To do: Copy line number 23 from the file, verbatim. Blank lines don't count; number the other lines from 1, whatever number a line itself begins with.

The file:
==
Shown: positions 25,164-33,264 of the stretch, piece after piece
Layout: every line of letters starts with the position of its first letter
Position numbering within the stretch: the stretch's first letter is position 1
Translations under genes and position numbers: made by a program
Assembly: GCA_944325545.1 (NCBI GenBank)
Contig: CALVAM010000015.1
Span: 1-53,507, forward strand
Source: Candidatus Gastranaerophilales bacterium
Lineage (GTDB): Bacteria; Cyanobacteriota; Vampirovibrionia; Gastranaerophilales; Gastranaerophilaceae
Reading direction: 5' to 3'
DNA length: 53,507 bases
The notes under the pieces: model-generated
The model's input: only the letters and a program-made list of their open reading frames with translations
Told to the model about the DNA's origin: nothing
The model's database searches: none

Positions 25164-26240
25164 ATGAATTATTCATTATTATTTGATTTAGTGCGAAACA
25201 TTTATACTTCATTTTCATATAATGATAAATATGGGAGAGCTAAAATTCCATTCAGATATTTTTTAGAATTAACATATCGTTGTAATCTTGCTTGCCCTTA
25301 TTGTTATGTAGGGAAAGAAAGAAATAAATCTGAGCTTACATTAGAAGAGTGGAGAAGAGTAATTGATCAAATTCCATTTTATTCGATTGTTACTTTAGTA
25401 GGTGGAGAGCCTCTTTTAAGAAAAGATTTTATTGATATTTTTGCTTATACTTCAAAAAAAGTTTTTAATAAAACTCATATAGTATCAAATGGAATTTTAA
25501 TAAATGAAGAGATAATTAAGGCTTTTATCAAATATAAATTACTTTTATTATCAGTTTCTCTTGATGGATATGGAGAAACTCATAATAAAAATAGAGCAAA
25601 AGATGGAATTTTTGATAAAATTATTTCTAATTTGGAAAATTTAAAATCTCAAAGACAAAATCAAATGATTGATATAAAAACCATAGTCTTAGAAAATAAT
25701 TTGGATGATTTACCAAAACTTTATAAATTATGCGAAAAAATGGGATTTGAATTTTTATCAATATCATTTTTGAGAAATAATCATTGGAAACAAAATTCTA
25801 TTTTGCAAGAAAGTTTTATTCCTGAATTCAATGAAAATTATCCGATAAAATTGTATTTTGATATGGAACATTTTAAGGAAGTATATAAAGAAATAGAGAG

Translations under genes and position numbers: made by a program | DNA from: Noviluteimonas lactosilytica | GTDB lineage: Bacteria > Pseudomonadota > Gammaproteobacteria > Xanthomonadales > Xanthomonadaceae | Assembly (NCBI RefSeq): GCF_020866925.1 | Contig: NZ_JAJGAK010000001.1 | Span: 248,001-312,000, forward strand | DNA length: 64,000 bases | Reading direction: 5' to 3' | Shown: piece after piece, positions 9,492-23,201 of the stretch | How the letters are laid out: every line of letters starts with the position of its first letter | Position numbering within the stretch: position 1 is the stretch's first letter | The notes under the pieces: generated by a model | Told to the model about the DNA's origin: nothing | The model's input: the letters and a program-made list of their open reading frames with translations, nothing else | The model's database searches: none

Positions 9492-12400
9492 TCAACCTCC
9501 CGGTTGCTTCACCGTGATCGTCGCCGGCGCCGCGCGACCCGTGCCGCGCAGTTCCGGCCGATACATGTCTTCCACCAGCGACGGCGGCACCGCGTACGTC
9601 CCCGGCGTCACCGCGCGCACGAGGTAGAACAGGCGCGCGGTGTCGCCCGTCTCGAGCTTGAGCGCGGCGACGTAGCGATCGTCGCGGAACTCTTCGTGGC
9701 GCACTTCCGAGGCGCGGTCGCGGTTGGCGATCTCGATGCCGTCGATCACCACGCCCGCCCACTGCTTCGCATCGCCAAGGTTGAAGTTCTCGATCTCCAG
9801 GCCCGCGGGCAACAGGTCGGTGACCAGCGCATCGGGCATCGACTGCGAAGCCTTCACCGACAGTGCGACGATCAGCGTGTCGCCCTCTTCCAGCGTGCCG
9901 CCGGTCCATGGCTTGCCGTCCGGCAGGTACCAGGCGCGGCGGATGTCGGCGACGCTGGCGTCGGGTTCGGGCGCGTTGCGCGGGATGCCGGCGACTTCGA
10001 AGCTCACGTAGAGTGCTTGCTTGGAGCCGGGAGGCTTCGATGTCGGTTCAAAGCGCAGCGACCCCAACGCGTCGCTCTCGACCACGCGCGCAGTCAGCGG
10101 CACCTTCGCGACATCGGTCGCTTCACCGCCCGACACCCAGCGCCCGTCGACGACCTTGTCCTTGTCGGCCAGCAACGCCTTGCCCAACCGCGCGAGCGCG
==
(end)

25701 TTGGATGATTTACCAAAACTTTATAAATTATGCGAAAAAATGGGATTTGAATTTTTATCAATATCATTTTTGAGAAATAATCATTGGAAACAAAATTCTA